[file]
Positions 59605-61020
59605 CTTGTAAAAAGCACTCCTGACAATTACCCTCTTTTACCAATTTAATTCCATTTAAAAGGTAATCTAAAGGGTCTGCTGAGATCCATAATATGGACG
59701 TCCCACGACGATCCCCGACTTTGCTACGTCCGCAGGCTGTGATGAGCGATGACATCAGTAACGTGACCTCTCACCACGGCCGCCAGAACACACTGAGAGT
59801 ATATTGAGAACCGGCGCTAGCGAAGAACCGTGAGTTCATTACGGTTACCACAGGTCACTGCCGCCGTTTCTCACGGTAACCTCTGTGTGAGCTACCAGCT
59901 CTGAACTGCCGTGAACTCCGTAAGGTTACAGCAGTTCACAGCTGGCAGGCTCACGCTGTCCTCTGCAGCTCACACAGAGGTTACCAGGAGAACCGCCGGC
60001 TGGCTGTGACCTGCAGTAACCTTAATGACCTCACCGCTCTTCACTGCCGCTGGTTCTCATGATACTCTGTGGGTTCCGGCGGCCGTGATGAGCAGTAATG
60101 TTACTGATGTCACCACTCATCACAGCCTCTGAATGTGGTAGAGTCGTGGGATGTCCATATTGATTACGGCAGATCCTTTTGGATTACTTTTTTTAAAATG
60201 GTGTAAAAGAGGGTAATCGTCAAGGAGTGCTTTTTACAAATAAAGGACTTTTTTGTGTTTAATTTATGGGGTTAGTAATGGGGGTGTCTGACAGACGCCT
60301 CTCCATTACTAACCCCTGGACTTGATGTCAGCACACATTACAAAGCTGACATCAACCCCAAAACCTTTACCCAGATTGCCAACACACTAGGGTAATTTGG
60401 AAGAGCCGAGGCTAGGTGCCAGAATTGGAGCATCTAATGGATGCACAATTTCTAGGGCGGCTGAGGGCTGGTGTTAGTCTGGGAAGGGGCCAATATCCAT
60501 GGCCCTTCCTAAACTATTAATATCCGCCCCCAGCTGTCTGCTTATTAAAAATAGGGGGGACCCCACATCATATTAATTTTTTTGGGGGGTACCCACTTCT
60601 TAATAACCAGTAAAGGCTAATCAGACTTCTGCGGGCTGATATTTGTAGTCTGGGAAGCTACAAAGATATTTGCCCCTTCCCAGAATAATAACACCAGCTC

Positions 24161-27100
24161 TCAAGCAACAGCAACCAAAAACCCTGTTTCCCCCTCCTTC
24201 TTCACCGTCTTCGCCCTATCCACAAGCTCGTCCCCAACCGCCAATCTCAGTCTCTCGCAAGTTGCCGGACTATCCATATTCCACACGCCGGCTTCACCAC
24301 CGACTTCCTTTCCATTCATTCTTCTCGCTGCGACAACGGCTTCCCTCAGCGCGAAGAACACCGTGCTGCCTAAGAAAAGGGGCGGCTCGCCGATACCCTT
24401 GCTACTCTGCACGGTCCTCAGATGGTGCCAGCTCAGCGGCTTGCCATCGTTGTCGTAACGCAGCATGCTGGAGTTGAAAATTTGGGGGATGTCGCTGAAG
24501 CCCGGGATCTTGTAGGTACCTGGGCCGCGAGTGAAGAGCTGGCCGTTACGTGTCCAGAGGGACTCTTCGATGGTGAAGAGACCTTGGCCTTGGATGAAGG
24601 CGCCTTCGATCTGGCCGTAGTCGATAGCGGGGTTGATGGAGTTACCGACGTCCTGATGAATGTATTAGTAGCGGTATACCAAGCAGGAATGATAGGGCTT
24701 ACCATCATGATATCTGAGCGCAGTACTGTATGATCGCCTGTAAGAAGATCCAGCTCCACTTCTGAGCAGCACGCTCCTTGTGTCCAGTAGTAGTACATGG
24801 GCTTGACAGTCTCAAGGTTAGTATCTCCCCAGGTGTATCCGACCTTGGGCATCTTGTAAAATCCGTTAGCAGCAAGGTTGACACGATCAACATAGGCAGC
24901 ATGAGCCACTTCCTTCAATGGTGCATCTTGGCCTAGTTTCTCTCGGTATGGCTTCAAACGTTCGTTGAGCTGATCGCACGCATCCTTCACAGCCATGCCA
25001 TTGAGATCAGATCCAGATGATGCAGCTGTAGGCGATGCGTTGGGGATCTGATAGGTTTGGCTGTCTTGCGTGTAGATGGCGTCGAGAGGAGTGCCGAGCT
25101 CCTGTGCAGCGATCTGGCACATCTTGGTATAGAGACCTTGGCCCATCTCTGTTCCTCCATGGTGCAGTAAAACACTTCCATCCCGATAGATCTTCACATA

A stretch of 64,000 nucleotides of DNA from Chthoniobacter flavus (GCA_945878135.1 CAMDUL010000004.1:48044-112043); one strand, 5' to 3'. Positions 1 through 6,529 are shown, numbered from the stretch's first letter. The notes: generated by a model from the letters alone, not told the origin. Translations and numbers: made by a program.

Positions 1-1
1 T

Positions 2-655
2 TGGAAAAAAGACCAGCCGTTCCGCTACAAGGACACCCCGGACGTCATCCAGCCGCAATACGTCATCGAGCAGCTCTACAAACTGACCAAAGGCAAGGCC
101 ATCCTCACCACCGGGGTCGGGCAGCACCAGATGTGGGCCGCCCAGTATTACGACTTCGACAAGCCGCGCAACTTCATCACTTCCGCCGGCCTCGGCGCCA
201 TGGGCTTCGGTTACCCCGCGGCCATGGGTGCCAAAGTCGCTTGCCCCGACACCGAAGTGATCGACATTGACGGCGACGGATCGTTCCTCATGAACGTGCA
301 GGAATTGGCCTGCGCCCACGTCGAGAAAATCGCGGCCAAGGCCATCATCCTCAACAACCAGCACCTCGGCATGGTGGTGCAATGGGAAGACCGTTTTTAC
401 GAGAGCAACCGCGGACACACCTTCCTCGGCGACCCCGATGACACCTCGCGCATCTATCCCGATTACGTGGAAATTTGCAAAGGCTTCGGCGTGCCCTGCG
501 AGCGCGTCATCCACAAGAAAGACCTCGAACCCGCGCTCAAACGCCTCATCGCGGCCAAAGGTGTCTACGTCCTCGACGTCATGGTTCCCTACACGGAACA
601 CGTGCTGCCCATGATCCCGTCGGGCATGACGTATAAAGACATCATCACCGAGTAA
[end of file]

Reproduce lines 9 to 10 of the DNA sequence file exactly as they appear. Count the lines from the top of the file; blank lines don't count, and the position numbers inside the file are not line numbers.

60301 CTCCATTACTAACCCCTGGACTTGATGTCAGCACACATTACAAAGCTGACATCAACCCCAAAACCTTTACCCAGATTGCCAACACACTAGGGTAATTTGG
60401 AAGAGCCGAGGCTAGGTGCCAGAATTGGAGCATCTAATGGATGCACAATTTCTAGGGCGGCTGAGGGCTGGTGTTAGTCTGGGAAGGGGCCAATATCCAT